When writing a will, it's human nature to focus mostly on bequeathing major assets to beneficiaries. Unless smaller assets, such as furniture, have some sentimental value, testators often neglect to mention each item by name. They belong to the estate all the same, and the will's executor must deal with them. Just because you inherit a home and the deed transfers title to you through probate, it doesn't necessarily follow that everything in the home goes to you as well.
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Everything the deceased owned falls into one of two categories during probate. It is either real property or personal property. Real property is real estate and personal property is everything else, including furniture. Early in the probate process, the executor must itemise all property the deceased owned, including personal property, and submit a list to probate court. If the deceased bequeathed any item specifically to one individual, such as a grandfather clock or an antique rocking chair, the executor will probably turn it over to that beneficiary early in the probate process. By the time you take possession of the home, these items will most likely be gone.
Sale of Furniture
The executor might take furniture not directly bequeathed to an heir into his own custody during the probate process. He's responsible for it, so he may move it into storage or place it with an appraiser or an estate sale company to ensure no harm comes to it. If the estate ends up owing more debts and taxes than it has cash available to pay out, the executor is within his rights to sell off items of personal property, such as furniture, to meet the shortfall.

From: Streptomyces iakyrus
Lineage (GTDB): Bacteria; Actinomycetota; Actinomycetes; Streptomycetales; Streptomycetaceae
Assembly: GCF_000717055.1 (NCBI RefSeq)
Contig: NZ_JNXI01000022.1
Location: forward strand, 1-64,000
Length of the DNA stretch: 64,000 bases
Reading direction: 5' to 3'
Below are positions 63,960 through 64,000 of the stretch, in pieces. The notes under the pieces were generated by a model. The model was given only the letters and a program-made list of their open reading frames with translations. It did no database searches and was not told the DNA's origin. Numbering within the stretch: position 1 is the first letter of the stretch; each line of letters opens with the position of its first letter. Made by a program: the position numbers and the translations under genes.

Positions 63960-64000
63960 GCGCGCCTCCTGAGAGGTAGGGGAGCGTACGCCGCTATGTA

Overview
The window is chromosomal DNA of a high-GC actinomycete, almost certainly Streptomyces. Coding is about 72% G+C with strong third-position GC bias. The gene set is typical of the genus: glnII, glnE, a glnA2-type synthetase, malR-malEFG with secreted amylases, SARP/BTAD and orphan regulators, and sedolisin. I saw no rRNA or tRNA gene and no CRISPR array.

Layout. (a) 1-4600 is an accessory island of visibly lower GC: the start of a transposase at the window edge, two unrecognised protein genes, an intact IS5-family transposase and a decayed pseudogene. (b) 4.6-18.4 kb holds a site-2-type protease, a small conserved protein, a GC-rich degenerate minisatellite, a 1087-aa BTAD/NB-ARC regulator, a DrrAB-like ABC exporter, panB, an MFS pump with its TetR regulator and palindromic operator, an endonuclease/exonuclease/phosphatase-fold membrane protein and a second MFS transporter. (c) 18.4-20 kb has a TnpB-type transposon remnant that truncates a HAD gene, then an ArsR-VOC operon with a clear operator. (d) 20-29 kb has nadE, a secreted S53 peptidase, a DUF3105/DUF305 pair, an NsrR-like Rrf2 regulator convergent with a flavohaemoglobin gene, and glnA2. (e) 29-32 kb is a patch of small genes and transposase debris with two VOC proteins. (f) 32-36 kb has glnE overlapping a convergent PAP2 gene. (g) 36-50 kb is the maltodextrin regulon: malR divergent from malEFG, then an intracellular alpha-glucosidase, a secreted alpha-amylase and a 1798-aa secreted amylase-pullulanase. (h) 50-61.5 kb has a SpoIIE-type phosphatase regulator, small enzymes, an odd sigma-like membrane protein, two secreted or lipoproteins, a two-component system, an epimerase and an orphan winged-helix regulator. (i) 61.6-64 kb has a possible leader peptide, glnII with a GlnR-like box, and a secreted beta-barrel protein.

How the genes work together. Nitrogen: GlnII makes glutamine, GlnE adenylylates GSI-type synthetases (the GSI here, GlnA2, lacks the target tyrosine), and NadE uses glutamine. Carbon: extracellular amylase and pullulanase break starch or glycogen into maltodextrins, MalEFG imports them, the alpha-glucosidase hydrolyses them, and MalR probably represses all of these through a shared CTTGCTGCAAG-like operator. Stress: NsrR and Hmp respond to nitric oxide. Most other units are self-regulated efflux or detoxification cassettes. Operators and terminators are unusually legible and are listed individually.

If the executor does not remove the furniture from the home before you take possession, move it to a safe location, such as a garage or one room of the house. At the end of the probate process, after all the costs of the estate, debts and taxes are paid, the furniture still belongs to the estate and is available to the beneficiaries as a group. Generally, heirs will pick and choose what they want. If there's a dispute over a particular item, the executor will resolve it. If she can't resolve it, she might submit the issue to a mediator to work out a compromise between the beneficiaries, or to the probate judge to make a final decision.
After resolving disputes and all heirs take the furniture they want, you might still have some pieces left over. When the executor is in the process of finalising probate, ask him if you can dispose of it if you don't want it. The executor will most likely have addressed the issue of it before this point by making arrangements to give it to a charity or some needy individual or institution. Transferring deeds to real estate usually happens at the end of the probate process. By the time you receive the deed, all issues of property will likely no longer be an issue. You would probably only have to deal with the furniture if you move in before title transfers to you and you receive the deed.
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